Dublin’s docks met the same sorry fate in the 1970s as those elsewhere around the world, the arrival of containers revolutionising shipping and decimating dockland employment. Work that had sustained inner-city communities for generations suddenly evaporated. The Docklands became empty, desolate wastelands until the first regeneration project came in the shape of Charles Haughey’s Irish Financial Services Centre in the late 80s. The IFSC was developed on the north side of the Liffey behind Connolly train station. While banks and other financial services moved into the area, it had little impact at first on the citizens of Dublin. And at night there was a tumbleweed feel to th
I moved here a few years ago from Atlanta, Georgia and started working at Dublin Zoo. We’ve had six new calves here in the last three years. All those babies were born here so that makes them Irish! But really, Ireland has fantastic weather for Asian elephants because they like mild rainy days. Sometimes you will even see them going swimming more on rainy days.
Mattress Mick’s got nothing on this. This is the greatest gathering of mattresses you’ve ever seen, taking up most of the floor space in a warehouse in Glasnevin. With stacks and stacks of the things 20 and 30 deep, even the most sensitive of princesses could get a decent 40 winks here. If it wasn’t, that is, for the occasional high-pitched squishing noise coming from the machine that bales-up mattress innards in preparation for recycling. Eco Mattress does two very valuable things simultaneously. As a social enterprise, it provides jobs and hands-on work experience for p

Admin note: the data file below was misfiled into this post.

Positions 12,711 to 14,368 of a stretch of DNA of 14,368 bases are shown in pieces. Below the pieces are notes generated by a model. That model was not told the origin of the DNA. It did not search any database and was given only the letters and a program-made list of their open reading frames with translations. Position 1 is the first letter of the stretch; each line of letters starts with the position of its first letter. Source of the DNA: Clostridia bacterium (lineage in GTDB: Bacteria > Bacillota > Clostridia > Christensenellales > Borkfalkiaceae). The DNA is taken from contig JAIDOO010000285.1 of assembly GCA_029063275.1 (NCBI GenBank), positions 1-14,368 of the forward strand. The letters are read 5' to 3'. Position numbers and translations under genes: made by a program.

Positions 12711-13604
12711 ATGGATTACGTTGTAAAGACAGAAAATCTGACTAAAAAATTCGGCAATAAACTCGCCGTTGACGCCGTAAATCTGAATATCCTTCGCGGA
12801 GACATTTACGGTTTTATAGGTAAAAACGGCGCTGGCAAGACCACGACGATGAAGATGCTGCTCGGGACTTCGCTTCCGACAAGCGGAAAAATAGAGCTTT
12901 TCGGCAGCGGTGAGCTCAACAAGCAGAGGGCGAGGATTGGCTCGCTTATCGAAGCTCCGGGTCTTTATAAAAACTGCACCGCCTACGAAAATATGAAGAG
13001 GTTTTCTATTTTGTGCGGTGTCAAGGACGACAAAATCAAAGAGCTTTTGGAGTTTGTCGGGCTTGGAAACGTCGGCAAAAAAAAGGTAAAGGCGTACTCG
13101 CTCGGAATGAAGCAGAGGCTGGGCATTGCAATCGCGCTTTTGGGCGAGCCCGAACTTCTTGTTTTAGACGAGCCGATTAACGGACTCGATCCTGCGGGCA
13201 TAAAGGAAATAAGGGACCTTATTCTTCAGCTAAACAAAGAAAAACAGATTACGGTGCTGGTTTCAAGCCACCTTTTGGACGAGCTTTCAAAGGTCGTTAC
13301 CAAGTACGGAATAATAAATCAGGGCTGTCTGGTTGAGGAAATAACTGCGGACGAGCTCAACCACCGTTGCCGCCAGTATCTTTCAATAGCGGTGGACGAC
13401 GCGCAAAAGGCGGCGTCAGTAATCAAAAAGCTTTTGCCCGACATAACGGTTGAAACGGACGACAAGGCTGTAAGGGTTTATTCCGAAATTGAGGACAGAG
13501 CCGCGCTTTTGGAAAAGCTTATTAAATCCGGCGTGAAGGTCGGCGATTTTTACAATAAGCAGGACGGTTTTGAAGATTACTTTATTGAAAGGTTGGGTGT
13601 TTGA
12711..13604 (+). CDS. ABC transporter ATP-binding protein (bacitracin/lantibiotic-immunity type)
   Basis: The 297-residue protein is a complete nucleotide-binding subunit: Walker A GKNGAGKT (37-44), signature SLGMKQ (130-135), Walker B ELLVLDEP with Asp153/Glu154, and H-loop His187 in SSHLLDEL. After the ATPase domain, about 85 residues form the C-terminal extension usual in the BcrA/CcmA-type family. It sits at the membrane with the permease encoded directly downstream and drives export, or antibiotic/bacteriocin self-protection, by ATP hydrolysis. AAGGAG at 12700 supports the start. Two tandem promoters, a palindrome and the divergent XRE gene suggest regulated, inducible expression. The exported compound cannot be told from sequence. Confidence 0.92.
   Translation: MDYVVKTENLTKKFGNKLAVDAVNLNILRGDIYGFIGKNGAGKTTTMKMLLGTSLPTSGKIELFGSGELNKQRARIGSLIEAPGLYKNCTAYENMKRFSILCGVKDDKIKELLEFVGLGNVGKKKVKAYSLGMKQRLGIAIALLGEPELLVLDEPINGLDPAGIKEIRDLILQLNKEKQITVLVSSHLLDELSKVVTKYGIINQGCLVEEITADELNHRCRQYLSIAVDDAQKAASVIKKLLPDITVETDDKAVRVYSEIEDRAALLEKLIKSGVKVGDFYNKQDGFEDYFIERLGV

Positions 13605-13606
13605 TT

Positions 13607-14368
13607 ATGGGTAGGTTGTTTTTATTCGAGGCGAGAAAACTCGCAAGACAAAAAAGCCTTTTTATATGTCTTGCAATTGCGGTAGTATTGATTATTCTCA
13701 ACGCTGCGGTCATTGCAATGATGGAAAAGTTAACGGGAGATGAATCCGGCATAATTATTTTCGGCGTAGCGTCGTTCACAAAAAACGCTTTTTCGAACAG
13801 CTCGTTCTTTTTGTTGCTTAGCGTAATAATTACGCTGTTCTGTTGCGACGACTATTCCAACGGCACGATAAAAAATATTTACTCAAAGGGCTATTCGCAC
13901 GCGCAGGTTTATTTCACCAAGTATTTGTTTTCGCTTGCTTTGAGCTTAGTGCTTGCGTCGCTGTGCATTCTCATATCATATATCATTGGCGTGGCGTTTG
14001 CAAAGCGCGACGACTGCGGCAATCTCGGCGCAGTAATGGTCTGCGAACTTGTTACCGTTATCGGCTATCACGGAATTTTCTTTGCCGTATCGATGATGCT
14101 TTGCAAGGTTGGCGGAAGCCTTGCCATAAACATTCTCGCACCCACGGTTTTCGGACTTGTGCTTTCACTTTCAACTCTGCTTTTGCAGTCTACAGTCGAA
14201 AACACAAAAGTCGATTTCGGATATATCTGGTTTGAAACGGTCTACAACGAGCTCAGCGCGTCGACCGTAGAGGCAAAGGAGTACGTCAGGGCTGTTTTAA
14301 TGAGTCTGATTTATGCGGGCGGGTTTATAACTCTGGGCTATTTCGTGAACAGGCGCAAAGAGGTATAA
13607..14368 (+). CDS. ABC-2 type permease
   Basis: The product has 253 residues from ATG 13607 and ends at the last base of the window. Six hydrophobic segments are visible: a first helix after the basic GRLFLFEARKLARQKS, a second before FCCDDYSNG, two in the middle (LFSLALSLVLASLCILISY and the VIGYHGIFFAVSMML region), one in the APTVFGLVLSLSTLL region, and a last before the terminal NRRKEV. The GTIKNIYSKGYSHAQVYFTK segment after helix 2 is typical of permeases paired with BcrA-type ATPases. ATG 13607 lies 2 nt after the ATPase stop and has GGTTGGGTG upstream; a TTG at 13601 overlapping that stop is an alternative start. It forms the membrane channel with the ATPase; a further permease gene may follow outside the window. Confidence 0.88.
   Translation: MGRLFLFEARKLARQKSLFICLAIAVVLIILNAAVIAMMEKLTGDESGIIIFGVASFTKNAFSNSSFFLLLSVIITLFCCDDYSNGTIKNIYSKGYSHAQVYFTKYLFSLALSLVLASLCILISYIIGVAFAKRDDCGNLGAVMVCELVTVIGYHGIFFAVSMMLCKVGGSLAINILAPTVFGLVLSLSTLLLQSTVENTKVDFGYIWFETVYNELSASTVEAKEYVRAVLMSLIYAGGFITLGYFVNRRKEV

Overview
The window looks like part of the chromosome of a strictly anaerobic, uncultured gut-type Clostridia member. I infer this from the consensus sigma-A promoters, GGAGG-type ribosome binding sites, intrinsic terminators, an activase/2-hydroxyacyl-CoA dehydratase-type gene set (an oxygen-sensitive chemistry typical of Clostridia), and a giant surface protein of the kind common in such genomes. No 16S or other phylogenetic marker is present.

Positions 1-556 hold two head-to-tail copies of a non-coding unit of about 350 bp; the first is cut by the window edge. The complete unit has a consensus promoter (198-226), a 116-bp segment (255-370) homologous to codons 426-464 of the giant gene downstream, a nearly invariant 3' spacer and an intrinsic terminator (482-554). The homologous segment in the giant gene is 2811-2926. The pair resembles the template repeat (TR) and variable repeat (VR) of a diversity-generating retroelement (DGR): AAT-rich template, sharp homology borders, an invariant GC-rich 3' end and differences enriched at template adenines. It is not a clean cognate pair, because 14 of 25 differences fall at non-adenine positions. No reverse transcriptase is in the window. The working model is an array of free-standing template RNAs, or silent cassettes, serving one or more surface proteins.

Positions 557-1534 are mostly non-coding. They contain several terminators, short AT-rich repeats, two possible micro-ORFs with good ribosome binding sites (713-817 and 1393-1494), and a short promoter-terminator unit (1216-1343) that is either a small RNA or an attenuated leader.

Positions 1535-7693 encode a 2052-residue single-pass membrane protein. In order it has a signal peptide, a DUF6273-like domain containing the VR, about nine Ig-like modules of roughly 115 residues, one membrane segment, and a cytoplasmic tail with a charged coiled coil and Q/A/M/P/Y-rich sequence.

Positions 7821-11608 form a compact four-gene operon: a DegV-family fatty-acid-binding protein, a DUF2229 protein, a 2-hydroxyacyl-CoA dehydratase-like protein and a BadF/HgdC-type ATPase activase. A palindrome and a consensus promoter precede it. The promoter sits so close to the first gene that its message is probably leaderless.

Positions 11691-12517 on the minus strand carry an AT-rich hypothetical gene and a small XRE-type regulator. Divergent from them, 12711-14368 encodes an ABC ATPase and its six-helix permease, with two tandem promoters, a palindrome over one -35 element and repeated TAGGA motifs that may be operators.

We all know Grand Canal as the home of Google but unbeknownst to many, tucked among the tech giants is a building where ancient crafts are still practised, The Design Tower. The Tower’s seven stories of studios play host to jewellers, fashion designers, conservationists and more. In the fourth instalment in our series exploring The Design Tower, Dublin.ie meets sculptor and painter Elizabeth O’Kane to talk about her path to art, her craft and the building itself. I always wanted to be an artist but I went to quite an academic school in Northern Ireland. I completely messed up my art paper and thoug
In recent years, Dublin has lost some of its most important creative spaces to a building boom that’s reminiscent of the Celtic Tiger era. Block T in Smithfield and South Studios near Cork Street were both closed down in 2016 with a significant loss of square footage for artists, photographers, designers and writers. In their place, however, a new generation of co-working spaces – aimed specifically at servicing Dublin’s creative communities – is coming into being. Although they have become abundant in many European capitals in the last few years, co-working spaces are a relatively new arrival in the Dublin property market. In the past 12 months the number
When Izzy was little she always said that her favourite thing about being in a wheelchair was that her shoes never got dirty. They looked brand new every day and the lights never ran out in her favourite light-up runners. However, her real shoes were her wheels. I remember we used to decorate her wheelchair for birthday parties and Halloween. We filled them with fresh flowers once when she was a flower girl for a wedding. At Christmas, we used to put tinfoil and lights around the wheels and lots of tiny Christmas decorations for the Xmas family show.